NEW YORK, July 22 /PRNewswire-USNewswire/ -- When a dog or cat bites, an infection can follow.
"Wounds that are most likely to become infected are those on the face and hands or when people wait more than eight hours before seeking medical attention," said Dr. Kate Stenske, a clinical assistant professor at Kansas State University's College of Veterinary Medicine. "If you are bitten, first wash the wound thoroughly with soap and water, and then call your physician right away."
Stenske said that bite wounds can become infected because dogs and cats both harbor a mixture of aerobic and anaerobic bacteria in their mouths. Bites are an ideal way for bacteria to be transmitted, she said, because teeth damage tissue, making it more prone to infection.
"Cats especially have very sharp little teeth, so they can inject bacteria deep into a person's skin without causing much of an external wound," Stenske said. "Some of the more common bacteria we worry about are Pasteurella, Bacteroides, Fusobacterium and Streptococcus. We also worry about the potential spread of the rabies virus from animals to people through bite wounds."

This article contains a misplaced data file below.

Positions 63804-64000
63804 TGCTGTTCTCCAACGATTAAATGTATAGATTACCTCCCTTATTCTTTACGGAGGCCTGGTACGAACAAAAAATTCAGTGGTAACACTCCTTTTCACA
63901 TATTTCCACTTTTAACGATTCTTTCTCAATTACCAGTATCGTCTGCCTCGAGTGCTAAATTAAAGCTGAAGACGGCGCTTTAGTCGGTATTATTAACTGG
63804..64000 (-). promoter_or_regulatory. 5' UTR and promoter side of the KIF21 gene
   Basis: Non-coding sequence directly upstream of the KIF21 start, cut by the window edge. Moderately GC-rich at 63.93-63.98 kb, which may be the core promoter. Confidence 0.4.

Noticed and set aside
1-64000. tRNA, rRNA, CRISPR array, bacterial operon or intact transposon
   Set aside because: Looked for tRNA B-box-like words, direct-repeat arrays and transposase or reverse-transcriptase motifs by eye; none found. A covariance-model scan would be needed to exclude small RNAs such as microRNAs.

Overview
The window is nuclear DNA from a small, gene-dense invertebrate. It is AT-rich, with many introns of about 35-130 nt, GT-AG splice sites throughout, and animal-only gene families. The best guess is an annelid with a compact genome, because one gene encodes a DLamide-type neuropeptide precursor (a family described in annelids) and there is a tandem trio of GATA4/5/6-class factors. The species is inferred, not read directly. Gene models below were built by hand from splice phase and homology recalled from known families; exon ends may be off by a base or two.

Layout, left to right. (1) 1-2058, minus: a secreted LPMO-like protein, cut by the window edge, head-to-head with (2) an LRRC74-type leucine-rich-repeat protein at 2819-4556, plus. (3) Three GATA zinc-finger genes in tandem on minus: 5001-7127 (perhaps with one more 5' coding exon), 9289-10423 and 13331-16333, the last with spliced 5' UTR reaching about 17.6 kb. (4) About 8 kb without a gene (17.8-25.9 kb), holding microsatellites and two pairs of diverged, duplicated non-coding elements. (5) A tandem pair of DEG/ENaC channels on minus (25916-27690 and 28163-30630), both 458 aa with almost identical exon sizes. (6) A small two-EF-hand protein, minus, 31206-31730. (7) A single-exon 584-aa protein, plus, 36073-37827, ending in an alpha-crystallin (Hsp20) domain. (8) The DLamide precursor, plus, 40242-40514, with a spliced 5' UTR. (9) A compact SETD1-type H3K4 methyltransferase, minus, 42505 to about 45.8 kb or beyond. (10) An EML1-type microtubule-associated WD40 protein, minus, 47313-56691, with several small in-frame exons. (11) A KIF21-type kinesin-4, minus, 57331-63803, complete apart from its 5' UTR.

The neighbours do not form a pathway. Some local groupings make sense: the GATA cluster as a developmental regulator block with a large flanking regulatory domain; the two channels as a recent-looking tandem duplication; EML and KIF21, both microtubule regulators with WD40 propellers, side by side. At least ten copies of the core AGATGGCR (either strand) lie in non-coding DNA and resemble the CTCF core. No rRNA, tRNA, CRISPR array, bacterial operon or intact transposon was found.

Some bite-induced infections can't be blamed on pets, she said. Bite wounds can be contaminated with bacteria people carry on their skin, rather than bacteria from the pet's mouth.
Bites are a public health concern, she said. According to the American Veterinary Medical Association, more than 4.7 million people in the United States are bitten by a dog each year. Most dog bites, Stenske said, are from dogs owned by the victim's family, friends or neighbors.
"Children ages 5-9, especially boys, are at greatest risk of dog bites and tend to have the most severe injuries, probably because of their size and proximity to dogs, their loud noises, fast movements, unintentional provoking, and not understanding t
|SOURCE Kansas State University|
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